But I don’t, because despite my neglectful, almost feral upbringing I am not a complete monster. I smile and chuckle and play the role of “normal commiserating person.” “Oh, ha ha, yes, another year of drinking Uncle Albert’s homemade eggnog! Ho ho! What a trial! How vexing to have fifteen cousins all buying you gifts that you slightly don’t care for! My! What you do put up with!”

Honestly, though, I prefer listening to other people’s plans as opposed to talking about mine. Because I almost always do have plans, but they’re the kind of plans that sound odd to most people, and I think hearing about them makes most people slightly uncomfortable. But I can’t lie, so when asked, I will tell people that I am visiting my developmentally delayed brother, and making dinner for just the two of us, or that I’m visiting old friends—my logical family, rather than my biological family. I can see the confusion, though, on most people’s faces when I tell them about these plans, but there’s not much I can do about it, and I don’t feel the need to do that emotional labor. Their confusion will be brief and ultimately have little effect on their lives; me having to explain my complex and familial situation, on the other hand, is always painful to some degree, and frankly I only want to deal with explaining it with a therapist or after several strong cocktails.

There’s no easy answer for this social situation, though. We can’t know other people’s experiences or trigger points, and what I would prefer is going to be different than what almost everyone else prefers. The only suggestion I could possibly make is for people to consider that the holidays are not a joyous occasion for everyone, and to simply leave space for people to offer their thoughts on what their holiday entails, rather than directly asking for them to share.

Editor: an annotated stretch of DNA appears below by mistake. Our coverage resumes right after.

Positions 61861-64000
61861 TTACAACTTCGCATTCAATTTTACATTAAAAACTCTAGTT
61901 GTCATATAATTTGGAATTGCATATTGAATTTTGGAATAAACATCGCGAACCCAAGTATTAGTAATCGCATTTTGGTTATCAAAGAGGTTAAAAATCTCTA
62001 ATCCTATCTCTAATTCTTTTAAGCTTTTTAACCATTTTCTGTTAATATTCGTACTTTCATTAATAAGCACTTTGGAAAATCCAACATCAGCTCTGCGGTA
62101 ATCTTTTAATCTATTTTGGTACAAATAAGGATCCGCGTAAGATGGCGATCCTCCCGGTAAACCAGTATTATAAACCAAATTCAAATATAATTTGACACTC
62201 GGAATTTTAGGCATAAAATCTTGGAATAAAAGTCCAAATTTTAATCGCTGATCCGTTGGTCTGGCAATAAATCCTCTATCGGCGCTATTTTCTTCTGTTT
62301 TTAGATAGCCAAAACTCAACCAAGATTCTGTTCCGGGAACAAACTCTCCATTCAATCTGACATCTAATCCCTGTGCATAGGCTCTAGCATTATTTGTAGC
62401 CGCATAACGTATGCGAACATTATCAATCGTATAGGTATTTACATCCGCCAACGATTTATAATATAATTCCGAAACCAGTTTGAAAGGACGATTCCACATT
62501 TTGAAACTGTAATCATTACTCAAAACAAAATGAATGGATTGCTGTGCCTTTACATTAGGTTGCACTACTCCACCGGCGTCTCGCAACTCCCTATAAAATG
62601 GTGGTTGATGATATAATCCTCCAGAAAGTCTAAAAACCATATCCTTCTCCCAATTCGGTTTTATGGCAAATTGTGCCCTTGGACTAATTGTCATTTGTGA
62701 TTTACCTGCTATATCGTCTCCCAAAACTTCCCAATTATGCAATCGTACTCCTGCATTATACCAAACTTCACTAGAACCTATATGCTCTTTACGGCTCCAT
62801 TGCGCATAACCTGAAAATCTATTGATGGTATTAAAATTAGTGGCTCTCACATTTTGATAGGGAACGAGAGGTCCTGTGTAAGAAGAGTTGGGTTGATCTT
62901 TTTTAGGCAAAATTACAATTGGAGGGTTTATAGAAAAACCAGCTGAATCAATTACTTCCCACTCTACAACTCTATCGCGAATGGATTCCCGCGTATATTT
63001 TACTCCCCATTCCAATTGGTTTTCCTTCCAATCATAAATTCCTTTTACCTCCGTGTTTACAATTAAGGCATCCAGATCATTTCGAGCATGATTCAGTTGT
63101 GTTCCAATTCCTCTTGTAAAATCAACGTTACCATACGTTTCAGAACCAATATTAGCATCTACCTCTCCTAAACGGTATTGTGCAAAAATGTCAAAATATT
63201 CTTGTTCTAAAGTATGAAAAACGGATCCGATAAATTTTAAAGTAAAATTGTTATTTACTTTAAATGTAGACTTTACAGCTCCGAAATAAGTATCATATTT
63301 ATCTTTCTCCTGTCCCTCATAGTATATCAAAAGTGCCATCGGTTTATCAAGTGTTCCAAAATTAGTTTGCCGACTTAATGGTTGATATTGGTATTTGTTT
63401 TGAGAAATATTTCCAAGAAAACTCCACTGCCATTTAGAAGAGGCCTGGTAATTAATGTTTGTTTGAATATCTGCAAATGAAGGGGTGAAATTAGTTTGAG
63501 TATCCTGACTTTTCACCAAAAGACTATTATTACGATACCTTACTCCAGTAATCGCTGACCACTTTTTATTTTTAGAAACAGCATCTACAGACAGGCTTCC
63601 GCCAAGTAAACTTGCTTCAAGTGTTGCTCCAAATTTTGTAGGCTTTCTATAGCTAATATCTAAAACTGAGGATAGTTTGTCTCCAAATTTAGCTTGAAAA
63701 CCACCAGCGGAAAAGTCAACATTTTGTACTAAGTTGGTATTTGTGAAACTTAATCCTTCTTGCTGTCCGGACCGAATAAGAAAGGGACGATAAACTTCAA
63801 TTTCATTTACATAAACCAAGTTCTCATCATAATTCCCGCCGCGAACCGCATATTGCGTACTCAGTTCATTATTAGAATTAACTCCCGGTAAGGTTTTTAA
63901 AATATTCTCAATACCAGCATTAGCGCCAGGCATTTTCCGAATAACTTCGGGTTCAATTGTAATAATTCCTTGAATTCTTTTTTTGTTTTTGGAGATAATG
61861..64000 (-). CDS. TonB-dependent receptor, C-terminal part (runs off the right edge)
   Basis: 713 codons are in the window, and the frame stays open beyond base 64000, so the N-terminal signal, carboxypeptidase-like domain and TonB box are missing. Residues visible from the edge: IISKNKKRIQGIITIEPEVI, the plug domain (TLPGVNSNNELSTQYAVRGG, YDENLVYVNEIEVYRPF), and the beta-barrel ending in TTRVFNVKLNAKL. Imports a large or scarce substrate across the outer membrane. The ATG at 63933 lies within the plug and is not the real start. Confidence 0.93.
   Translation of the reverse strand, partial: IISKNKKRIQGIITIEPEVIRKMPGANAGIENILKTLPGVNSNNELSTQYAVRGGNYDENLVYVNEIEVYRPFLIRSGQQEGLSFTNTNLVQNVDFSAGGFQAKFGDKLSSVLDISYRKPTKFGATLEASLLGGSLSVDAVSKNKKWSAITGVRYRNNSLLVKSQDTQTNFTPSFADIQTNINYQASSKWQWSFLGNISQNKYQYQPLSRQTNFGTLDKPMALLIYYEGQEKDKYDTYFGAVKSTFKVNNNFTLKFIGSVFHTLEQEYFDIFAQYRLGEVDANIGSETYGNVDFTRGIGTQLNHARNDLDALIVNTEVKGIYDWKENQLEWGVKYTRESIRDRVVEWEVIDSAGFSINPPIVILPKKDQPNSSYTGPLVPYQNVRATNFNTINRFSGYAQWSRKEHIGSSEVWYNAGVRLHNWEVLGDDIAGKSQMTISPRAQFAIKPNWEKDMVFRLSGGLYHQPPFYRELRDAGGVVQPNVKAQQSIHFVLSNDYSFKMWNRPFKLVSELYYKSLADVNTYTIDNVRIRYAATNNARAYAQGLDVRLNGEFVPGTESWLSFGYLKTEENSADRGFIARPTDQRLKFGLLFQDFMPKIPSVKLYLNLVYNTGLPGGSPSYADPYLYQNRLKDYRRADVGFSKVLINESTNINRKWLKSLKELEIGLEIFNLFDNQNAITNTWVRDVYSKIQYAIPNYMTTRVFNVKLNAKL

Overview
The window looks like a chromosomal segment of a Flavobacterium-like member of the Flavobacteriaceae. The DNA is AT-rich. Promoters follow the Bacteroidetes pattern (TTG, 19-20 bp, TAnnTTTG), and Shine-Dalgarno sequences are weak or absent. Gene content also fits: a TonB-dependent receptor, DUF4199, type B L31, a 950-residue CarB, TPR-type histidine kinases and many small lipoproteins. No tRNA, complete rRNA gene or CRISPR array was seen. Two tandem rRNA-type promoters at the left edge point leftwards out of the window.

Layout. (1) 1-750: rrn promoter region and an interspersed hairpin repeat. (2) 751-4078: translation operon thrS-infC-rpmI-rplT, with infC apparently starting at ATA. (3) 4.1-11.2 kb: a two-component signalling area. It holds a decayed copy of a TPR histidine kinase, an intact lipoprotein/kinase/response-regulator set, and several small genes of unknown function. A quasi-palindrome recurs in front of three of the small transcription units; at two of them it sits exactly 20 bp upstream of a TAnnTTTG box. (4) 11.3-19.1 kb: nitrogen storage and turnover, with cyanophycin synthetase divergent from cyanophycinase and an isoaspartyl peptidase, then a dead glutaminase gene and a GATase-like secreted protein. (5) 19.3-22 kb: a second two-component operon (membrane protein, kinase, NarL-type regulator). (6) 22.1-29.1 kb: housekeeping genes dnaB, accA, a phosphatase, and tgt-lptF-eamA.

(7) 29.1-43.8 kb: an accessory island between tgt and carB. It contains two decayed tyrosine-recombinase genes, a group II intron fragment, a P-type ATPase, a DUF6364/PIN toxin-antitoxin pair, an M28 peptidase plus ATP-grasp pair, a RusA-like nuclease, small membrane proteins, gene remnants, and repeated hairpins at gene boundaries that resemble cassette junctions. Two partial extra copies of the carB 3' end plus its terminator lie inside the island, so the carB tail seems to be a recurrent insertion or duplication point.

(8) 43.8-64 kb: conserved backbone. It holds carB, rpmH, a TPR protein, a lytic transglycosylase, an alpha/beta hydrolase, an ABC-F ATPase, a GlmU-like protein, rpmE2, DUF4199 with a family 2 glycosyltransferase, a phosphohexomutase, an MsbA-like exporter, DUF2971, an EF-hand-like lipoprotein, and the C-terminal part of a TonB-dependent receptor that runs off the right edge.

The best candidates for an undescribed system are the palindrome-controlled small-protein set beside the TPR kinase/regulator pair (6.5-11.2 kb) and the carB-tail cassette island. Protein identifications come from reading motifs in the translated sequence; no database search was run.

So, my fucked up friends who’d sooner ride an elevator alone with 45 than spend time with their family, I see you, and hereby give you permission to do whatever the hell you want while everyone else is home for the holidays. My top suggestions include:

  • watching a marathon of Making a Murderer or other true crime media of your choice while attempting to make cinnamon rolls even though you have no idea how old your yeast is, so you might end up with cinnamon dough pucks but they’ll be delicious anyway

  • going to the movies alone and getting extra butter on your popcorn and possibly some nachos, and definitely a cherry vanilla Coke Zero Sugar (which is a dumb name for a product, why not call it what it is rather than what it is not; anyway I digress)

  • watching all the holiday episodes of your favorite tv shows, such as 30 Rock, Community, and Buffy the Vampire Slayer, while drinking hot apple cider, with booze or without

  • finding a bar that’s open for the holidays and possibly ending up getting a weird gift bag from a stranger who looks oddly like Alia Shawkat and feeling really touched by the gesture but you still not eating anything in the bag because it all looks kind of old and stale but it’s still makes you love humanity just a little bit

  • watching Planes, Trains and Automobiles and just letting all your feelings out, friend, those tears need to be free; and once your eyes unswell, writing a fan letter to Steve Martin, with bonus points if you write an awkward love song for him on the ukulele

Happy holidays, dearest Heauxs, whatever you do.